Rotating Question Curious About Astronomy? Ask an Astronomer
Lincolntown High School
Featured Classroom: Kathy Bosiak's class at Lincolnton High School in Lincolnton, North Carolina

Featured Classroom

Kathy Bosiak wrote to say: "Hope you had a great year since we have questioned you last. It is a new year and of course new questions. This one is directed right at your team."

"What would happen if you took 6 inch by 6 inch squares of one-way glass and made a cube with the reflective side toward the inside and sealed it up. Ideally, with no space inbetween the seams. Then you shine a laser pointer into the cube. Where will the light go? How long will it take to "escape" the cube, assuming in a perfect seam that it could not? Would the box glow or turn red? Just what exactly do you think would happen to the light?"

Curious team's answer: This is another great question! It sounds like something they would ask in a college physics class.

I think what you would see would depend on the angle that you shined the laser in. If you shine the laser in the flat side of the cube, so that the light was coming in perpendicular to the face, you would see the light go into the cube. Then when it crossed to the opposite face, part of the light would be reflected, and part would probably travel through. (We're not really sure how perfectly one-way glass reflects light, but we're guessing it might be like a partly silvered mirror. If light can get out for you to see, then it's not really a perfect reflector on the inside. We're not sure how much of a given light beam is reflected, and how much will pass through the glass for the "viewers" on the other side to observe.) But as long as you shined the light in perpendicular to the cube face, it would all look like a straight line. Light is reflected from mirrors at the same angle at which it hits the mirror. So if you shine a light perpendicularly on a mirror, it will come straight back at you. So all the light reflected from the opposite face will come straight back in the same direction as the light you were shining in.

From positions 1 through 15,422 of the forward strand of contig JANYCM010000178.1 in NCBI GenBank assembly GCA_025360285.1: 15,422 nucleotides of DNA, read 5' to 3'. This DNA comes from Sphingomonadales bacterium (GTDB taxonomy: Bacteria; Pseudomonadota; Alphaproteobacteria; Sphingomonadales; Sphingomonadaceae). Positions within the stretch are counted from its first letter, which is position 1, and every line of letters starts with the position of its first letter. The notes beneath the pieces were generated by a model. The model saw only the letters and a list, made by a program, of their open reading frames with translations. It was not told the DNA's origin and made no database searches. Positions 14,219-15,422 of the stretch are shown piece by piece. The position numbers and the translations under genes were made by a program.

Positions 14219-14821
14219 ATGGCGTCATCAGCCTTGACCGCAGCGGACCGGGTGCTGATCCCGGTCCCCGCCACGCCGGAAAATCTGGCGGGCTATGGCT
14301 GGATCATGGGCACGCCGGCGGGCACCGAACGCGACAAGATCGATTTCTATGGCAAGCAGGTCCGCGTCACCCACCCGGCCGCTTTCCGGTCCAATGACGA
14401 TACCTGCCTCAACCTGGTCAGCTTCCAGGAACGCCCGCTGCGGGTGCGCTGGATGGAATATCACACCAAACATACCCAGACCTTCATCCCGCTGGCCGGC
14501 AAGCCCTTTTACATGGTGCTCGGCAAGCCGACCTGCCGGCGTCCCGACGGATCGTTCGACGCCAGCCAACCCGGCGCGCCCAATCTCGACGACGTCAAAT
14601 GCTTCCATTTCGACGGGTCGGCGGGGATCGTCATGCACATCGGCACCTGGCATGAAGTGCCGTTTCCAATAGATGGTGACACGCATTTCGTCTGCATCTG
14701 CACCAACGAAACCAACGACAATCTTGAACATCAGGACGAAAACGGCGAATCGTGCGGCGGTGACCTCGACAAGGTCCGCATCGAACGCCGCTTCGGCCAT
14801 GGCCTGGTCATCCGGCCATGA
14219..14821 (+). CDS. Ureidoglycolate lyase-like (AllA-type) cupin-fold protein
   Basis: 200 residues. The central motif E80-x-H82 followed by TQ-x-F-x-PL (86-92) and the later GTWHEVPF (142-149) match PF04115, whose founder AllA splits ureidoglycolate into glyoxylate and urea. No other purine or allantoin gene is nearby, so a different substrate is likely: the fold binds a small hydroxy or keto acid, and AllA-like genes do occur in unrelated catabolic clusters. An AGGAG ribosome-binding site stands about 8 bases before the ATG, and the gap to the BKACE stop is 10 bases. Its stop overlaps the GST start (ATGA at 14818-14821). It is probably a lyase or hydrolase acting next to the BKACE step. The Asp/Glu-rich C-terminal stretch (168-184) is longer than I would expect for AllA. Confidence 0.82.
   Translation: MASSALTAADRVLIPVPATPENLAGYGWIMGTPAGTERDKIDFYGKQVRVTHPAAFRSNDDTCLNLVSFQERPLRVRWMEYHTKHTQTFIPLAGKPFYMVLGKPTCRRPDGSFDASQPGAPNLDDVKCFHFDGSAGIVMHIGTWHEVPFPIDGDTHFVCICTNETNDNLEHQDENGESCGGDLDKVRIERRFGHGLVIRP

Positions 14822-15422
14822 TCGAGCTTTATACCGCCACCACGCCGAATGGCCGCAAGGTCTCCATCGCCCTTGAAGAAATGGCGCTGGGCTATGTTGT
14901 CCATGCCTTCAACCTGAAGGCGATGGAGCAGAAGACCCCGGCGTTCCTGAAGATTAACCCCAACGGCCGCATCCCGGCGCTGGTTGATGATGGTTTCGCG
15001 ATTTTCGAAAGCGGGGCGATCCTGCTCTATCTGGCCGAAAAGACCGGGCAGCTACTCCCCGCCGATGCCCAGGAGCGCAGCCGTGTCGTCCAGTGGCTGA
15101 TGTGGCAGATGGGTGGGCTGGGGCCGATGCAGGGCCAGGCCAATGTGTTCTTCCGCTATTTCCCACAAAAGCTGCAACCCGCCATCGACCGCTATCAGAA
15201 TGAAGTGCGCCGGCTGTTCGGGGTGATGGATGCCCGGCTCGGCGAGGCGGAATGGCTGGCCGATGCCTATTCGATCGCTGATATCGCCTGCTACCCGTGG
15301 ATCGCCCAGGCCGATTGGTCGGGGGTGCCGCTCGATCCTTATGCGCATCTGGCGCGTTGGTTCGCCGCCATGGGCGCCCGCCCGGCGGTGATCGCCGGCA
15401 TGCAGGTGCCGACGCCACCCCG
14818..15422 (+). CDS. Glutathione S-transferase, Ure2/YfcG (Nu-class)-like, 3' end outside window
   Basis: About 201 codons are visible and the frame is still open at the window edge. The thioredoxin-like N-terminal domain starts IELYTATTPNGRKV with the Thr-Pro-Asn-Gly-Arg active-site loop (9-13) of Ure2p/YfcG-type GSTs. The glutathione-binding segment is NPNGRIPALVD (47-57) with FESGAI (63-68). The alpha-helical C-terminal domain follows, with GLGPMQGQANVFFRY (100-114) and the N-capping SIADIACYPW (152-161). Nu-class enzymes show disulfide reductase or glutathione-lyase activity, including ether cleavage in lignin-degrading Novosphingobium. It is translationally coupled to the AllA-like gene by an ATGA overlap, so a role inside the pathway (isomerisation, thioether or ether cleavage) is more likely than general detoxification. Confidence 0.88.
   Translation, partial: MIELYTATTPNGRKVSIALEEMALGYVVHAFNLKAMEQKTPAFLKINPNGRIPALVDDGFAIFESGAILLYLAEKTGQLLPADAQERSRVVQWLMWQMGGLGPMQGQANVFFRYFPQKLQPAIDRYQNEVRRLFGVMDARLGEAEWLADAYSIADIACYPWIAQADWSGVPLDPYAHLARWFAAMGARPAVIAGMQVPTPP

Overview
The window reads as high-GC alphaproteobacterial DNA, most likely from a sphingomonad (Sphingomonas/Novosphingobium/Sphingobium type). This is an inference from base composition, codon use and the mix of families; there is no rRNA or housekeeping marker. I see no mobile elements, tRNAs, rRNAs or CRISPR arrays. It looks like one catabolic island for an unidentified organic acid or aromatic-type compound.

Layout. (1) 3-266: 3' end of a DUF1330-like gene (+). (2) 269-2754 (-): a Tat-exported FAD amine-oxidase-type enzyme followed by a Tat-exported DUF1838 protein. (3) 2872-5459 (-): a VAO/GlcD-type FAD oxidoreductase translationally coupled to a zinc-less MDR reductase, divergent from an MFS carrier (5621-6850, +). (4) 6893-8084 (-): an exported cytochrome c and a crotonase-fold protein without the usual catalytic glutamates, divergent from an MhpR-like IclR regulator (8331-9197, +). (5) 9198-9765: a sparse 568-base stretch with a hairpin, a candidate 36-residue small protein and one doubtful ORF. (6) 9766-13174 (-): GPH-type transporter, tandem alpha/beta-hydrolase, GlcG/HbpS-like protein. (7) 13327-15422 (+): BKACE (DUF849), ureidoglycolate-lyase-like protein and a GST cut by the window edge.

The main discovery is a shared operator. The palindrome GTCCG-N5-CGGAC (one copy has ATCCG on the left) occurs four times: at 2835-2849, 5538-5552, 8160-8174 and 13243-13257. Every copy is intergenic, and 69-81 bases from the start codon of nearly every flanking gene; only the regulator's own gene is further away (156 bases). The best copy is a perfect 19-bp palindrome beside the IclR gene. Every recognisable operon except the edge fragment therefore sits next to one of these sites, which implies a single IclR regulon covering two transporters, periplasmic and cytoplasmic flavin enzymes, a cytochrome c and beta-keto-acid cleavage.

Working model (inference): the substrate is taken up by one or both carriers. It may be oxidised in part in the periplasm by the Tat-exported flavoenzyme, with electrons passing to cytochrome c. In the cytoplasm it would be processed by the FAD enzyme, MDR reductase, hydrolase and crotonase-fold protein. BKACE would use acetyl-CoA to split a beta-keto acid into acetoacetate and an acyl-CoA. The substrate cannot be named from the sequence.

Things would be more interesting if you shined the light in at an angle. For example, suppose you aimed the light at the bottom of the cube instead of the opposite face. Then the some of the light would again be reflected, but this time it would reflected onto a new cube face. Then, some of that light would be reflected in a new direction. So in this case the light will be able to reflect around the cube, and there'll be lots of laser lines inside. It might look a little like it's glowing! You would see a trail of reflections that would get steadily dimmer as light was lost to the outside, and eventually you wouldn't be able to trace the path anymore. This pattern would only last as long as you have the laser on. Light travels really really fast, so even if the laser beam had to bounce around the cube hundreds of times before it became too faint to see, there's no way you could see residual light travelling after you turned the laser off.

Return to Information and Guidelines for Teachers

Table 'curious.Referrers' doesn't existTable 'curious.Referrers' doesn't exist

This page has been accessed times since .
Last modified: November 28, 2003 3:53:49 PM

Legal questions? See our copyright, disclaimer and privacy policy.
Ask an Astronomer is hosted by the Astronomy Department at Cornell University and is produced with PHP and MySQL.

Warning: Your browser is misbehaving! This page might look ugly. (Details)